Taxi Driver (Oko Ashewo)
Femi Jacobs, Odunlade Adekola, Ijeoma Grace Agu, Richard Akinlade |
Adigun is a 31 year old naive village car mechanic who comes to Lagos for the first time following the sudden death of his father, a man he never truly knew. Adigun comes to Lagos on the invitation of Taiwo, his father's fellow taxi driver but Taiwo is dangerous and as shady as Lagos at night..
The run time of the movie is about 94 minutes. For 60 whole minutes (1 whole hour) things are just happening. Back forth and center. No tangible plot. Drama? E no dey? Romance nko? Nothing. And I am not going to lie, I nearly gave up on this movie in the first 30 minutes when it seemed like a series of events with no tangible glue. And then Ijeoma’s character tells her story and I begin to think HELLOOOOO PLOT!
Taxi Driver tells the story of a young man who comes to Lagos from the village to take over his recently deceased father’s taxi. He is met by his father’s good friend and this friend takes him in and shows him the ropes, so to speak. Soon enough, our JJC begins to realize that things are not what they seem.
When I say “soon enough”, I really mean in the absolute final minutes. This is to because to be quite honest no one has one bloody clue what’s going on in this entire movie until a plot is inserted… and I mean literally inserted (as per “copy and paste” inserted) in the final minutes.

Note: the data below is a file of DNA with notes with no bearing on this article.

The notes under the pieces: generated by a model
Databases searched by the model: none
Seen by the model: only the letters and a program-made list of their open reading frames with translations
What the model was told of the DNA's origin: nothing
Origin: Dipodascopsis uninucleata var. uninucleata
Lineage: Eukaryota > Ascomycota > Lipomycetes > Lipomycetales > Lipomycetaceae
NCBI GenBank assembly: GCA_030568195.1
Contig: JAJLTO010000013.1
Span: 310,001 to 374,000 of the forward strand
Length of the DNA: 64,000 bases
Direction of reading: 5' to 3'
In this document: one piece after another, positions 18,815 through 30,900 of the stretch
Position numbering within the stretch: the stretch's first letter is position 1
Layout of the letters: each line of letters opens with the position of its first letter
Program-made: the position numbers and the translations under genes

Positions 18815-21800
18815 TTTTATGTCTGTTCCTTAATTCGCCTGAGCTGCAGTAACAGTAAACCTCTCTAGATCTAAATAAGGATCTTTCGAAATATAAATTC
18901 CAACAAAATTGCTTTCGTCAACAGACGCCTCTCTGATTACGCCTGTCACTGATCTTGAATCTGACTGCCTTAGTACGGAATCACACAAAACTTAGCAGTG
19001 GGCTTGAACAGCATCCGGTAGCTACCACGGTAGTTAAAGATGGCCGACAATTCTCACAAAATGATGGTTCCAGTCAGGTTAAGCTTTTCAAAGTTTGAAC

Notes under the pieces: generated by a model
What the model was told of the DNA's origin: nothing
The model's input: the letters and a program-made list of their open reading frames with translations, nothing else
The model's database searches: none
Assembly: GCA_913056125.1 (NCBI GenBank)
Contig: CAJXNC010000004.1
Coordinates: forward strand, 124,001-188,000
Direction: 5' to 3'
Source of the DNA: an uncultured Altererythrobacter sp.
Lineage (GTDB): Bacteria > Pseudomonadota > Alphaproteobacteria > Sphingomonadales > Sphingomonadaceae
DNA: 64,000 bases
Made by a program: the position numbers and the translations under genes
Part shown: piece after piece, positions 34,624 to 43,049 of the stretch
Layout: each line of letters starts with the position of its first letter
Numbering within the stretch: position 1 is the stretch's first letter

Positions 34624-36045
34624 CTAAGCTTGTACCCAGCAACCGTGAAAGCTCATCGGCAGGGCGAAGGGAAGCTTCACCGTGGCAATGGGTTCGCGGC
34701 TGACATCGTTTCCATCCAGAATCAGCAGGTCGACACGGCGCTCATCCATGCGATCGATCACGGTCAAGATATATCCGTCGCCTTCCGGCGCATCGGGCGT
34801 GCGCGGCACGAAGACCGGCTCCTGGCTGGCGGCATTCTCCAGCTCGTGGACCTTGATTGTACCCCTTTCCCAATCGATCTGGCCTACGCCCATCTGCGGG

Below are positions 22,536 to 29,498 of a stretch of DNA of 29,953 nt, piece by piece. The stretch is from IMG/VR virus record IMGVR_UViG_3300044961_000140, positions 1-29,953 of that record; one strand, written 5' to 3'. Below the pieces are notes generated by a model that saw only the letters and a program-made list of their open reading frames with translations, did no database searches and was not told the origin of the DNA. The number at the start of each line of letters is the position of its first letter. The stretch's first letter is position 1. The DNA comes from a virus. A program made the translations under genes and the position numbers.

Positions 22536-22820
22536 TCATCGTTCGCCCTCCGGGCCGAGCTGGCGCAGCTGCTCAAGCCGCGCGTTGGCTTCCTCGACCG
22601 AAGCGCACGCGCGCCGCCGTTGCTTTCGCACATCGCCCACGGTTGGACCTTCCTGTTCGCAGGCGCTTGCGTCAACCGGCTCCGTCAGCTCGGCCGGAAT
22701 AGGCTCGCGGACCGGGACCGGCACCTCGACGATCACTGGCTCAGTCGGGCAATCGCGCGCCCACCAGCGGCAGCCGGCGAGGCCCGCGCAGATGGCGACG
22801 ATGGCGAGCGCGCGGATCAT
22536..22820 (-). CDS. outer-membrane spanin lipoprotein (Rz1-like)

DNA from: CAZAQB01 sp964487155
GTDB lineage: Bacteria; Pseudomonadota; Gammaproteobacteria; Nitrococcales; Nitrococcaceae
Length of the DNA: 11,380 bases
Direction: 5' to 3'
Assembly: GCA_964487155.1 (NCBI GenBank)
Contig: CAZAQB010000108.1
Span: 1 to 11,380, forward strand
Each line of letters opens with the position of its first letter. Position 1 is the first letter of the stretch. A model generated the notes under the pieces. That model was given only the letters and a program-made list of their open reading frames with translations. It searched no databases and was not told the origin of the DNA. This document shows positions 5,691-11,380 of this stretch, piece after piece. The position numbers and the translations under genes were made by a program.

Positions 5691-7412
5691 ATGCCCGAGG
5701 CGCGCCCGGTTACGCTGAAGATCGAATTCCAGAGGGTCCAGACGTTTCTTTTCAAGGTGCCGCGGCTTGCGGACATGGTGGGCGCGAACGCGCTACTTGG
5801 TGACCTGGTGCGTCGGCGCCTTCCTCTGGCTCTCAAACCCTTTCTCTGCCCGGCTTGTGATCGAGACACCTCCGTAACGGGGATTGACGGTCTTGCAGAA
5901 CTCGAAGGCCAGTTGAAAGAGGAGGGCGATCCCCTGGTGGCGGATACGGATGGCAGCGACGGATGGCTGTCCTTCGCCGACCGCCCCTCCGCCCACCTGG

In all the moments leading up to that we only have two things (or maybe three things) to marvel about. The first is the acting, the second the cinematography, and third the continuous attempt to determine whether or not this is a Yoruba movie (not that it makes any difference to me but apparently people wonder).
It was as though the actors in this movie were not acting at all. From Femi Jacobs to Odunlade and Ijeoma. Nobody seemed to be doing any kind of acting. From the first shot to the last, it felt like these actors lived, breathed and resided in every moment of this situation. So much so that at the end of the movie you get the feeling that you were just watching a reality show or a documentary on the lives and times of a Lagos Taxi Driver.
The cinematography of this movie was probably the realest MVP. If I was told that the movie was just made to show off the cinematographer’s skills, that would not be hard to believe at all. The frames in this movie, the shots and angles were very well done.
In the end, Taxi Driver, is the antecedent to any type of movie that I would otherwise watch. It is very raw in its approach. Really hollow when it comes to music and for the first hour, story-wise as well. Even though it wins with performance and cinematography, the storyline itself falls short.